Classmates and neighbors grieving the loss of 18-year-old Tessa Majors held a candlelight vigil on Sunday evening in Morningside Park, near the spot where she was fatally stabbed last Wednesday.

Carrying small lamps and candles, several hundred people gathered to mourn the loss of the Barnard College student just before sunset. They filled the lower part of the 116th Street steps and surrounding areas as the blue sky faded to black.

Politicians and other public figures spoke in somber tones of the tragedy, but only Councilmember Ydanis Rodriguez, who represents Washington Heights, spoke explicitly of its racial and economic dimensions.

"This is the city that we built," Rodriguez said. "We live in a segregated city. We live in a city of the rich. I know that we want to eradicate poverty. But we failed whoever did it."

Then a woman shouted at Rodriguez to keep politics out of it.

Most of Morningside Park was reopened by Sunday evening; only the uppermost part of the staircase at 116th Street, where Majors was stabbed, remained blocked off by police tape.

Despite a number of notable assaults in Morningside Park in 2019 and an increase in reported robberies in the area, Columbia University and its partner college, Barnard did not caution students about the emerging threat, Gothamist reported on Friday.

"Many of us live over in that part of Harlem and have to go through the park,” said Katherine Franke, the Sulzbacher Professor of Law, Gender, and Sexuality Studies at the Columbia University School of Law. "I stopped walking through the park about a year ago.”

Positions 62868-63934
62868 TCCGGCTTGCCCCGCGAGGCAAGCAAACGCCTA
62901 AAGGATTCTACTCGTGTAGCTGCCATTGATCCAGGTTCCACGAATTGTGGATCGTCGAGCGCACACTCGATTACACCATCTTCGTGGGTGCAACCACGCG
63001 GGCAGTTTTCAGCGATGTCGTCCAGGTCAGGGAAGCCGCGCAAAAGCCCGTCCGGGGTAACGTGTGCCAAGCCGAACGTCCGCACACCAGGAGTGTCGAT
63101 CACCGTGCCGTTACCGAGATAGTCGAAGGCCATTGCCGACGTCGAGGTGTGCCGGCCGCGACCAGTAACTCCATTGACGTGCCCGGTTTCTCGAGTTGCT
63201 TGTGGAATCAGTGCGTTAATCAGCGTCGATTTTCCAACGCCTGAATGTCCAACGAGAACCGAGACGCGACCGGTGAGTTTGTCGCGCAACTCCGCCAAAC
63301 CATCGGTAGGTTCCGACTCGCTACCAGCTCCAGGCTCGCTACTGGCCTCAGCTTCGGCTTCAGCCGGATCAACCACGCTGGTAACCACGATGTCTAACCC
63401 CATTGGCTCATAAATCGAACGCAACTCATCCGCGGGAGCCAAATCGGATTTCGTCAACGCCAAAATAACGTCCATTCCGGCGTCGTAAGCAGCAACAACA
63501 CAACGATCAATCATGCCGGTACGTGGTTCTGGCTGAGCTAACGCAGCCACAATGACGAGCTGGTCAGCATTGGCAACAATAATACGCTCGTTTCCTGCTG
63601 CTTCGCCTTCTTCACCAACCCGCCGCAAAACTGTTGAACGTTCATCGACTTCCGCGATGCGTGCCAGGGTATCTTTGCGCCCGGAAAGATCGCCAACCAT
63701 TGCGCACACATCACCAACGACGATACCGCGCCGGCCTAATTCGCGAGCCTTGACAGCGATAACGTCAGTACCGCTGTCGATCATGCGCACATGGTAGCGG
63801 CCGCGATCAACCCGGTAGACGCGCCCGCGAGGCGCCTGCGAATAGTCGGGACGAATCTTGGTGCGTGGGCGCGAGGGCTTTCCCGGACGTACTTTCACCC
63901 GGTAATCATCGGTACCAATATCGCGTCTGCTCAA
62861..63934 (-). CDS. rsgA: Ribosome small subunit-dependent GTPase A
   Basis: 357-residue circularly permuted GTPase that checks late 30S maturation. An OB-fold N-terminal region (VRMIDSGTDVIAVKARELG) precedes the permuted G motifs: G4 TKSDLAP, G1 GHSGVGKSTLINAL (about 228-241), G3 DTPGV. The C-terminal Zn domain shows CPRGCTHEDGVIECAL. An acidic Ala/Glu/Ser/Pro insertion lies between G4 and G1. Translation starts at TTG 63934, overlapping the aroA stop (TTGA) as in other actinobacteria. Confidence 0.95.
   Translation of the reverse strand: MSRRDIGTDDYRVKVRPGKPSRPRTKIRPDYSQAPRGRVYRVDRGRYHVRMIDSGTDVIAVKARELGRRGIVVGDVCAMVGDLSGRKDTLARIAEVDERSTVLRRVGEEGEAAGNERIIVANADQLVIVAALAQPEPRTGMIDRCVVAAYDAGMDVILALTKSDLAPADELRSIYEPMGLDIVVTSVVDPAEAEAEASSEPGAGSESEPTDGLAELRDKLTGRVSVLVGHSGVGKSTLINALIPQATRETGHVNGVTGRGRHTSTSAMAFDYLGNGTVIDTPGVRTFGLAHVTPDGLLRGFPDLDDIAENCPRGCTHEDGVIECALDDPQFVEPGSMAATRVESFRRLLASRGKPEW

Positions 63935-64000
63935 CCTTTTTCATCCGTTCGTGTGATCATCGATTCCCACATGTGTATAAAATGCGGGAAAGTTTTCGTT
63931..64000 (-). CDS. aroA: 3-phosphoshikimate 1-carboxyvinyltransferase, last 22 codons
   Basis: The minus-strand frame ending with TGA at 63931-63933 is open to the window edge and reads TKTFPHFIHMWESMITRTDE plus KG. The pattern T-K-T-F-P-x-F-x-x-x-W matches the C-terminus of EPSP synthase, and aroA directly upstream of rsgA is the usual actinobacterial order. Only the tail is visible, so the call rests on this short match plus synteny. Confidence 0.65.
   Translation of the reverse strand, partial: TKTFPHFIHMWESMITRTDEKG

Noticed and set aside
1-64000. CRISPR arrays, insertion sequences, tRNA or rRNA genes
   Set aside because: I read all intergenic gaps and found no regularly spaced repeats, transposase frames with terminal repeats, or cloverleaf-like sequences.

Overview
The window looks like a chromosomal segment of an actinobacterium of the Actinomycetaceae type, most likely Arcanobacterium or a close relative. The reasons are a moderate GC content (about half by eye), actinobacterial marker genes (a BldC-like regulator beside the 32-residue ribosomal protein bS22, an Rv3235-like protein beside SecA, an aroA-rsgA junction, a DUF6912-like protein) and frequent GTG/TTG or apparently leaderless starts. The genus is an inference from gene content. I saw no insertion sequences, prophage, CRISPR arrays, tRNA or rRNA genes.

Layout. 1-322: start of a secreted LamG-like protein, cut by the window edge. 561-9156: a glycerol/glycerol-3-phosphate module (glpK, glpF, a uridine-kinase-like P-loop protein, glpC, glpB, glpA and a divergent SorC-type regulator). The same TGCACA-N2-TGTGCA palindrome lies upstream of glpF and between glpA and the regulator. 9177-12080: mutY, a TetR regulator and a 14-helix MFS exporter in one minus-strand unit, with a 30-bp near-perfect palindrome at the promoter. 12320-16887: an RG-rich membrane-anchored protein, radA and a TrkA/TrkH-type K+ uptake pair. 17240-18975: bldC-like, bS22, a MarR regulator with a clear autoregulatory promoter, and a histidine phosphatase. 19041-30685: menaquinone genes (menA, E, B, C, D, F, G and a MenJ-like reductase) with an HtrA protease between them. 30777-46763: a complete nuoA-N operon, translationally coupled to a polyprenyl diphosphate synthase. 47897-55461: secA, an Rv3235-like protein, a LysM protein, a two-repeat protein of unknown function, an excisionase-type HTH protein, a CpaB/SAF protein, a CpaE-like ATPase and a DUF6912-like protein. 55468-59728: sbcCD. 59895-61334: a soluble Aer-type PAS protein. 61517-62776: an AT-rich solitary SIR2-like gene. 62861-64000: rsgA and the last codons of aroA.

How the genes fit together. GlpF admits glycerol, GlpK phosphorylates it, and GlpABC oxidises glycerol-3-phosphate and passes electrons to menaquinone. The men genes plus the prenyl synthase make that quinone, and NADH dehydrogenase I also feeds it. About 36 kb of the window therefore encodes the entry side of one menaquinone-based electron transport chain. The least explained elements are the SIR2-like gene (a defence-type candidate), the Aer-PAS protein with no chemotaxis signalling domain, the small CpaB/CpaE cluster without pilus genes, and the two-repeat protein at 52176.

Some commentators have compared Major's killing to notorious New York City murders from the 1980s or 1990s, such as the 1990 stabbing of Brian Watkins. But that year, New York City was the American murder capital, with 2,245 homicides. There have been 303 homicides to date in 2019, according to the latest CompStat report.

There have been 124 robberies in the 26th Precinct to date in 2019, an increase from the 107 reported for 2018, but still a far cry from 786 in 1990.

Reactionary police union head Ed Mullins even speculated that Majors was going to Morningside Park to buy marijuana, a comment Majors’s family called “deeply inappropriate, as they intentionally or unintentionally direct blame onto Tess, a young woman, for her own murder.”

“Our family is interested in knowing exactly what happened to Tess and who committed her murder,” Majors’s family said in the statement.

Franke, the Columbia law professor, said that while the school needed to provide better warnings to students, warnings alone were "not sufficient." Columbia also had "to engage with the underlying causes of the kind of violence that we've been seeing in that park rather than merely sending us a notice every time someone's been attacked."

Geraldine Downey, director of the Center for Justice at Columbia University, and an advocate for restorative justice, agreed: "This is an opportunity to build rather than to break the bridge with our neighbors," Downey said.

Mourners gather in Morningside Park on December 15, 2019.

To local residents Michelle Kinney of the Upper West Side and Erica Lustig of Harlem, the most important thing right now was finding Major's killers.

"I want them to find out who did this," Kinney told Gothamist on Sunday. Until then, Kinney said, "Definitely I'm always looking over my shoulder."